Pozzelle di Zollino

Where we are

73010 - Zollino, Largo Pozzelle
Pozzelle di Pirro

Supports for the visit

Soon available:

  • Audioguides
  • Interactive map for Kids


The area is public.
Free access

How to behave

The pozzelle are precious and very fragile rural artifacts

  • Do not alter in any way the external structures of the artifacts.
  • Do not throw objects or waste inside the pozzelle
  • Inside the area, be careful of tall vegetation and holes and rocky bumps in the ground.



The pozzelle are ingenious systems to collect and filter rainwater. Real cultural assets connected to the rural world, they are a proof of the local populations’ adaptability, and show the human-induced transformations of the landscape.

Made with hydraulic engineering techniques, applied in karst contexts with Mediterranean climate, they are located within depressions in the ground called “sinkholes”.


Some pozzelle have a proper noun, in griko or in dialect, linked to particular characteristics or stories: Ascilò (“Tall”), Lipuneddhra (“Little fox”), Rizzu, Marmaregnu, Scòrdari (“Garlic”). Different uses have been mapped: source of drinking water, water for irrigation and for watering grazing animals.

The transformations

46 pozzelle are visible in the area nowadays, but the study of cartographic sources reveals that at least 20 more have been lost or have been buried.

The main transformations occurred mostly in the second half of the Twentieth Century when the area was also used as a football field.

Some pozzelle not displayed on the maps may have been built in more recent times.


Widespread in Puglia, they were present in almost all the municipalities of Grecìa Salentina. In some cases they are still well preserved and concentrated in significant numbers in public spaces on the edge of the residential area (Castrignano de’ Greci, Corigliano d’Otranto, Martignano, Zollino), in some other cases they are scattered in the rural context. Where buried, they are recorded by historical photos and toponyms. The pozzelle of Pyrrhus are one of the three rainwater collection systems still preserved and functioning in Zollino, along with the pozzelle of Apigliano, now Archeological Site, and the cisterns of Masseria Gloria.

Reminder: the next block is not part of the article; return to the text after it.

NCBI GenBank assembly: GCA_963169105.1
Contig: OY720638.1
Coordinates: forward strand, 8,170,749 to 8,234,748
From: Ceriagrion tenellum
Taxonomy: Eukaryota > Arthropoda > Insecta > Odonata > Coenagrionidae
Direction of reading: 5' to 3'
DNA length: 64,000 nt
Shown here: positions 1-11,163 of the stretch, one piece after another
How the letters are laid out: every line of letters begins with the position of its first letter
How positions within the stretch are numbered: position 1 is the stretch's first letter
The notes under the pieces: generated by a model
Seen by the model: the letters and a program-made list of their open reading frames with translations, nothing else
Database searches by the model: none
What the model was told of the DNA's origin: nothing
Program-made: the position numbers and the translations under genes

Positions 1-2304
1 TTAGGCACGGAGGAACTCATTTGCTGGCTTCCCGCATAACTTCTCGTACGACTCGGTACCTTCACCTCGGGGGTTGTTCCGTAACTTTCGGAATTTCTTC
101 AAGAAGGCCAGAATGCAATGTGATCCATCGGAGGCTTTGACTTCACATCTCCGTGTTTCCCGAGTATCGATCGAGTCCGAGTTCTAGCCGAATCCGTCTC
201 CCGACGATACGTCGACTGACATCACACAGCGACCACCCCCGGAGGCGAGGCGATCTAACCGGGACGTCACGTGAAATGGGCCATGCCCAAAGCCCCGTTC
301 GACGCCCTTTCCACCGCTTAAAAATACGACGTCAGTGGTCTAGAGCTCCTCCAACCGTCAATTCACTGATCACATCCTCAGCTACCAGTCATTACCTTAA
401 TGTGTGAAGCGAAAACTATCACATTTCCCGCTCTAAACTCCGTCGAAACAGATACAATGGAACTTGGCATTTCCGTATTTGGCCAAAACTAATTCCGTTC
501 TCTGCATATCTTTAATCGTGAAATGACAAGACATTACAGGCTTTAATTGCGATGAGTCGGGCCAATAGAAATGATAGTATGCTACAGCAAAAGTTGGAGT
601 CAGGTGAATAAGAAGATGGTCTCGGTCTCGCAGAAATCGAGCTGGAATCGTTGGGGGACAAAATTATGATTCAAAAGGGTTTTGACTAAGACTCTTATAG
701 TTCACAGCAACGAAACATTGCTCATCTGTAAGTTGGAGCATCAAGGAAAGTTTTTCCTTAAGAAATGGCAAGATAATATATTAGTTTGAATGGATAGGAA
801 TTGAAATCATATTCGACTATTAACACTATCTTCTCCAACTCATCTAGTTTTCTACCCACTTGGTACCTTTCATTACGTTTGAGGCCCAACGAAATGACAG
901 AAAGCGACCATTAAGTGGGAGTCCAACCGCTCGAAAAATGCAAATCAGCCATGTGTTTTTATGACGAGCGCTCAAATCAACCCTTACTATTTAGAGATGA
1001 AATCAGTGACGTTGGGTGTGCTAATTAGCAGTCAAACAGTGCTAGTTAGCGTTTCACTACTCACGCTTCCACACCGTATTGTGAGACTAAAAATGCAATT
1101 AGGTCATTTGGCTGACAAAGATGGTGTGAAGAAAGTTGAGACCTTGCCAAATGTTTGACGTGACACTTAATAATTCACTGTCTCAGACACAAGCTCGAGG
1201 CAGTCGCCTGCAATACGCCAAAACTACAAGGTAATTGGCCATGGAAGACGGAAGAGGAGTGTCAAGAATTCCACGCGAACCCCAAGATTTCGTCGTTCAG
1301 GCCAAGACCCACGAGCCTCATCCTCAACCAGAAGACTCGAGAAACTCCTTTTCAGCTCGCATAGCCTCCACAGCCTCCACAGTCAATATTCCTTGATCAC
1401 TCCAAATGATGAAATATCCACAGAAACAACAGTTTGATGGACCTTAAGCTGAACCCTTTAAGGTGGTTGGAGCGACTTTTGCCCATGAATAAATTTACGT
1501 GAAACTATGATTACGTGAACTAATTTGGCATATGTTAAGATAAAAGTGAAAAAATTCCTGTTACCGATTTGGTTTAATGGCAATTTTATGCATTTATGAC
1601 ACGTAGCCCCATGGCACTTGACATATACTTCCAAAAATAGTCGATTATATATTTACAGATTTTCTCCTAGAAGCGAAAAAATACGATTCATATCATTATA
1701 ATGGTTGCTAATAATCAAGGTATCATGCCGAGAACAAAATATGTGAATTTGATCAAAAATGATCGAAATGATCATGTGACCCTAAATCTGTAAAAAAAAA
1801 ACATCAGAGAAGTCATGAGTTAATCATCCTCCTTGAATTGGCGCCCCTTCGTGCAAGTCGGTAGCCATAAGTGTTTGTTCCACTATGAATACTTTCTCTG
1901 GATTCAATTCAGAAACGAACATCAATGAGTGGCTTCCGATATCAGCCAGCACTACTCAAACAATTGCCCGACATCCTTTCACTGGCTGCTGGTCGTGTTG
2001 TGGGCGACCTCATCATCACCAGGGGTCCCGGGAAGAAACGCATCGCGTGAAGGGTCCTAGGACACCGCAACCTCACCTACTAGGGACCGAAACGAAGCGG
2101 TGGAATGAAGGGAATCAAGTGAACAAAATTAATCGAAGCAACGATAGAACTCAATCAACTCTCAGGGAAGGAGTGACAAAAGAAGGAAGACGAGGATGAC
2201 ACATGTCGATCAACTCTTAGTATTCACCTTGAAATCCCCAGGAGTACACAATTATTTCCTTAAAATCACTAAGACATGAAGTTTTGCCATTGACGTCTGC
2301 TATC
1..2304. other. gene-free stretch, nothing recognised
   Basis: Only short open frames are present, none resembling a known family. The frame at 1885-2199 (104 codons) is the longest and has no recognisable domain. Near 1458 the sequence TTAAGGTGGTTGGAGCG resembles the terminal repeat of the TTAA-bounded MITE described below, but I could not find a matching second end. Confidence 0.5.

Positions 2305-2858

A legend links this area to the passage through Zollino of Pyrrhus, King of Epirus, who, heading towards Taranto to fight the Romans, led his elephants to quench their thirst here.

Human history is the history of water conservation. In the absence of archeological data, the chronological framework of these pozzelle can only be related to the urban context they were linked to. Until now, the oldest archeological materials recovered in Zollino date back to the 14th century.

In any case, the first certain data on the presence of the pozzelle refers to the Holy Visit by the Most Illustrious and Most Reverend Lord Lucio Morra in 1608, which certifies their presence already at the beginning of the 17th century.

Roman commemorative coin dedicated to the victory over Pyrrhus and his elephants.

Structure and operation

The pozzelle are able to filter the rainwater deposited in the sinkhole in which they are made. They are not common wells, which draw water from the underground aquifer, nor dug and waterproofed cisterns for the collection of the surface rainwater. These systems guaranteed drinking water until the arrival of the Apulian Aqueduct, in the 1930s, and even later: they were used until the 1960s in Zollino!

They consist of three parts:

the underground structure: bell-shaped or cylindrical, made of walls in dry stone, shaped in a pseudo-dome, that is walls arranged in overlapping and gradually narrower circles;

the surface covering, slightly raised compared to the planking level: this is the pseudo-dome latch, made of dry stone of variable dimensions, which sometimes includes large square blocks, also reused;

the vera or boccapozzo: a shaped stony part (parallelepiped, cubic or barely rough-hewn), which facilitates drawing water from the pozzella by means of the central hole.

The process by which the pozzelle fill up with water takes place based on two directions:

Horizontal filtration
The red soil sediments which fill the sinkhole to the brim are soaked, as if they were a sponge, with water (temporary layers), which penetrates through the underground stone walls;

Gravity filtration
The rainwater penetrates directly from the surface covering.


A special visit to the Pozzelle of Pyrrhus with students from the last year of Primary from the “G. Falcone e P. Borsellino” K-14 school. A video story made in collaboration with the “Pozzelle Lab” knowledge and narration workshop.

Play Video
What are the pozzelle?
Play Video
Where are the pozzelle?
Play Video
The pozzelle of Pyrrhus
Play Video
Pozzelle of Pyrrhus. History and legend
Play Video
Pozzelle of Pyrrhus. Uses and names
Play Video
How do the pozzelle work?
Play Video
How were the pozzelle made?
Play Video
Why preserve the pozzelle?

Conservare l'acqua


a cura di A. Chiga, P. Durante,
S. Giammaruco